VSM is a methodology that provides companies with the ability to analyze both external competitive interactions and the broader factors that govern their environment, without neglecting the organization’s internal adaptability and management. The synergy between VSM and Porter’s Five Forces leads to greater value creation in the business environment, paving the way for better informed and contextualized strategic decisions.

From this perspective, it becomes essential for SMEs to consider the possibility of redesigning their sales structures together with other management tools to achieve exceptional results. Shouldn’t we ask ourselves whether it is feasible to reengineer the business model of each SME? This question gives us food for thought.

For industrial SMEs seeking to optimize their sales processes, the application of VSM emerges as an invaluable tool. By merging this methodology with other management tools, organizations can obtain a holistic and contextualized view of their sales processes, which in turn facilitates data-backed strategic decision-making aligned with their internal goals and capabilities.

Now, moving into the additional tools I discussed at the conference, we explore Porter’s Five Forces as a complement to the Viable System Model.

Michael Porter’s Five Forces analytical framework stands as an essential resource for sales engineers to understand the competitive dynamics of the industry in which they operate. By internalizing these forces, sales engineers can strategize to overcome challenges and capitalize on opportunities.

The five forces are:

  • Rivalry among existing competitors: This factor refers to the level of competition among companies within an industry. High rivalry can make it difficult to gain market share and make profits.
  • Threat of entry by new competitors: This refers to the difficulty faced by new firms when entering an industry. High barriers to entry can act as obstacles to new competitors.
  • Threat of substitute products or services: Here, the availability of alternatives that can satisfy the same need as the existing product or service is evaluated. A high threat of substitutes can put pressure on prices and profits.
  • Bargaining power of suppliers: This refers to the level of influence that suppliers have over companies in an industry. High bargaining power can drive up costs and limit profits.
  • Bargaining power of customers: This aspect relates to the level of influence that customers wield over companies in an industry. High bargaining power can lead to pricing and profit pressures.

By understanding these five forces, sales engineers can develop strategies that enable them to address challenges and capitalize on opportunities. For example, if rivalry among competitors is intense, sales engineers can focus on developing differentiated products or services that offer unique value to customers. When facing a strong influx of new competitors, tactics can be employed to establish substantial barriers to entry, such as cultivating recognizable brands or securing patents. In situations where the threat of substitutes is high, sales engineers can focus on improving the quality and value of their offerings. If the bargaining power of suppliers or customers is significant, strong relationships can be built or pricing and service strategies can be adapted.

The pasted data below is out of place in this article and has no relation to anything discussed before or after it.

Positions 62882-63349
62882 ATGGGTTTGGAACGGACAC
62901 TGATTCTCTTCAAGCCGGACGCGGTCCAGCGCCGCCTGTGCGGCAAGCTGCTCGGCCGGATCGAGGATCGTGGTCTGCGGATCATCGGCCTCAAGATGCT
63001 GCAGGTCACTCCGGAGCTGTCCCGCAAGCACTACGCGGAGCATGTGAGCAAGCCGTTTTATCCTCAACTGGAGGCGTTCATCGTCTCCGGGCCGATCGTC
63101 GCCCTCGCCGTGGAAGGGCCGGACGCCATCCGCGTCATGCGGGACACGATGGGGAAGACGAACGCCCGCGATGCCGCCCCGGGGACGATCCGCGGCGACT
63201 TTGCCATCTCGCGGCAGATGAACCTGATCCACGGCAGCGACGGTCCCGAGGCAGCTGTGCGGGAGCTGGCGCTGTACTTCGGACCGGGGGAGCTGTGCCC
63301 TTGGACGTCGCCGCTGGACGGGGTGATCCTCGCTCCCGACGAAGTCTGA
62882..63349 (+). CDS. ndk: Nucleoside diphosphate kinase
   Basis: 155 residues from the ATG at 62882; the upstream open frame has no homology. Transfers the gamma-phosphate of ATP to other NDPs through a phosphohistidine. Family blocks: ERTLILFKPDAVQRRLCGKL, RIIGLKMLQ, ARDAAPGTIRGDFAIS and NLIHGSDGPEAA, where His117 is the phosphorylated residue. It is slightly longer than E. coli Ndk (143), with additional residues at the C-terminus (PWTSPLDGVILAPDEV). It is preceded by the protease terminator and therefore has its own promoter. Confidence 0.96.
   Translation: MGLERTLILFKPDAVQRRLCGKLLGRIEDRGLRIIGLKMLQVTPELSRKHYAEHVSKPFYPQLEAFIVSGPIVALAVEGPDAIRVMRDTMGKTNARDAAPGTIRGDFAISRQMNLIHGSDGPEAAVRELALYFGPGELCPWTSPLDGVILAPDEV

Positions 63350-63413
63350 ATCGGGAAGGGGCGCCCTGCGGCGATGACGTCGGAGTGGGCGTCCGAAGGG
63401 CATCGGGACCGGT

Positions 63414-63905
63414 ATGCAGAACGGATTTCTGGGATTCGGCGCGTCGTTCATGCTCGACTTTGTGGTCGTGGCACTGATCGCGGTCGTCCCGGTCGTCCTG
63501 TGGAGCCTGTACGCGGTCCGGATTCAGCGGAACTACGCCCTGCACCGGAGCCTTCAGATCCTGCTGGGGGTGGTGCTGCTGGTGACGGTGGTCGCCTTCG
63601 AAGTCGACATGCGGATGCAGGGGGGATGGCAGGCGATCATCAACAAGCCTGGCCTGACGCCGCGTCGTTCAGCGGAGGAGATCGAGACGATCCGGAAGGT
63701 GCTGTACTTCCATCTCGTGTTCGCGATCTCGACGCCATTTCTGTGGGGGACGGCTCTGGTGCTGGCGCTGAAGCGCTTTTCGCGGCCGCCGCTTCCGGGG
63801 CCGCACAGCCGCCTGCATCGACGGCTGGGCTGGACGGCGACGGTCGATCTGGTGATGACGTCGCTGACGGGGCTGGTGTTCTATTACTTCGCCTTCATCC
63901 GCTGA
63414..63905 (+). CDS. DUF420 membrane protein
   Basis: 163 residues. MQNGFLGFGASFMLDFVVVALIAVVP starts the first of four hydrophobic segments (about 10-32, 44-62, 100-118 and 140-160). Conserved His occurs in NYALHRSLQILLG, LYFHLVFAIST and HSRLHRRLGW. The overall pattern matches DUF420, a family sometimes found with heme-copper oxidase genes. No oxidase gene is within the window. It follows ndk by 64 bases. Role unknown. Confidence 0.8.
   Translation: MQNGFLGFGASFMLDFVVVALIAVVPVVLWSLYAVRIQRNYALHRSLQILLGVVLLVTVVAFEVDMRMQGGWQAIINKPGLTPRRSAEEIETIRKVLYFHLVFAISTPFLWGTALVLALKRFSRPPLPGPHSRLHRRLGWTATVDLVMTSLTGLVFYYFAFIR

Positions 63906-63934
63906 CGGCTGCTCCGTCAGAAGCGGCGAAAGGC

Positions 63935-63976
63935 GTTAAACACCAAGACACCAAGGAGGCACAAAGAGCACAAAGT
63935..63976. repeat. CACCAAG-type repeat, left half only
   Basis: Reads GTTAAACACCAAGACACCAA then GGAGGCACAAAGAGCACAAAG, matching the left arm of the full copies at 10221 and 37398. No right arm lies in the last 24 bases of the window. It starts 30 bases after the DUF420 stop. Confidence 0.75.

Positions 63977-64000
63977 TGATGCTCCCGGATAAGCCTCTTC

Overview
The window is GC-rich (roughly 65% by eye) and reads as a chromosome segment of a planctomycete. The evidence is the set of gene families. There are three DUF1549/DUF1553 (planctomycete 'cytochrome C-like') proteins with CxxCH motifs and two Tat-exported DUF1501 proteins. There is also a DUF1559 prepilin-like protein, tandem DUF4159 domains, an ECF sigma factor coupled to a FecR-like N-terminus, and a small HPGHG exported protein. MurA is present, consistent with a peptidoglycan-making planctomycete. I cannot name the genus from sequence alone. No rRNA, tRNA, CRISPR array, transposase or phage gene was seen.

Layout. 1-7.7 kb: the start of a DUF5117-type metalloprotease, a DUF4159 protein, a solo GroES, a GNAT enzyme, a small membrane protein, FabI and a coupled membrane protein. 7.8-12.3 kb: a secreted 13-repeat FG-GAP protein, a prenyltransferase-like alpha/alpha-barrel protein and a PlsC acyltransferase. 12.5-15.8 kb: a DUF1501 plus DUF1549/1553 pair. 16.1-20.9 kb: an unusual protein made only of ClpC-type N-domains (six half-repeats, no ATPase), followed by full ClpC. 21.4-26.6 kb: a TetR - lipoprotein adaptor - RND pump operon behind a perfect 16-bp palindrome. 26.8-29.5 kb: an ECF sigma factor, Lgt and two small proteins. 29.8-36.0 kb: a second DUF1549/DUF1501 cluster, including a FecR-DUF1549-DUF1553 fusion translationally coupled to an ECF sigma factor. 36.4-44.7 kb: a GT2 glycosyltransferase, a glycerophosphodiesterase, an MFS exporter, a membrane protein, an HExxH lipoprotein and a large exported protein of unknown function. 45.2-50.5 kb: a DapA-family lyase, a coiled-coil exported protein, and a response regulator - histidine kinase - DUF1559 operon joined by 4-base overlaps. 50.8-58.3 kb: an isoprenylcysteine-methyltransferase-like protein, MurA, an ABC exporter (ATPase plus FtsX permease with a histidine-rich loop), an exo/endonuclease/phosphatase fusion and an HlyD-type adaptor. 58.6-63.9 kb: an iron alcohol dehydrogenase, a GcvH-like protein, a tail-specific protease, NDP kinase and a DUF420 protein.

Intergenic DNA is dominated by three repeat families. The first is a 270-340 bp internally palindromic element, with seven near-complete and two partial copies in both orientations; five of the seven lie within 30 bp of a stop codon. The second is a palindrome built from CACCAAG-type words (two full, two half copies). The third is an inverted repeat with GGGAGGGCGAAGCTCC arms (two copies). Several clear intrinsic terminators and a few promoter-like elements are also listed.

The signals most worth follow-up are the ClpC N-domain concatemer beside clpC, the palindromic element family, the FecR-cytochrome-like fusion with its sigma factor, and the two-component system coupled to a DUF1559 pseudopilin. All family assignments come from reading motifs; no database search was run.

By applying Michael Porter’s Five Forces and utilizing them, sales engineers possess tools to effectively tackle challenges and maximize the opportunities existing within their industry.

Thus, the conference in Manchester marked a milestone in my doctoral research, leaving me with the next step: refining the findings for eventual publication in a research journal. I optimistically assume that this path will culminate in acceptance in the short term. Following the conference, I had the opportunity to explore London, Paris, and some cities in Spain, which undoubtedly added an unforgettable dimension to this enriching experience.

Luis Armando Vasquez

Sales engineer & technical copywriter

https://www.linkedin.com/in/luisarmandovasquezruiz/

—————————– Spanish Version————————–

Potenciando Ventas en PyMEs Industriales: Un Enfoque Estratégico con las Cinco Fuerzas de Porter

El pasado mes de Junio, tuve el privilegio de participar en una fascinante conferencia realizada en la vibrante ciudad de Manchester, Reino Unido. Como ingeniero de ventas con una trayectoria de dos años en mi Doctorado en Administración de Empresas, he logrado combinar mi experiencia práctica en ventas con una dedicada investigación en áreas relacionadas con ventas, marketing y gestión de equipos de ventas. Durante mi estancia en la conferencia, se me brindó la oportunidad de ser ponente y compartir los avances de mi investigación en la optimización de la gestión de los departamentos de ventas. Permíteme compartir contigo algunos detalles de esta investigación y las ideas que emergieron en este contexto enriquecedor.

En el marco de la conferencia, exploré cómo la aplicación del Modelo de Sistema Viable (VSM) puede revolucionar la eficiencia y efectividad de los procesos de ventas en pequeñas y medianas empresas (PyMEs) industriales.

La crisis global generada por la pandemia de COVID-19 trajo consigo desafíos sin precedentes para las PyMEs industriales, especialmente en sus operaciones de ventas y marketing. Sin embargo, al implementar el VSM en combinación con herramientas de gestión probadas, como las célebres Cinco Fuerzas de Porter, estas empresas pueden alcanzar una comprensión más profunda y contextualizada de sus procesos de ventas. Esto les confiere la capacidad de tomar decisiones estratégicas informadas y alineadas con sus objetivos y capacidades internas.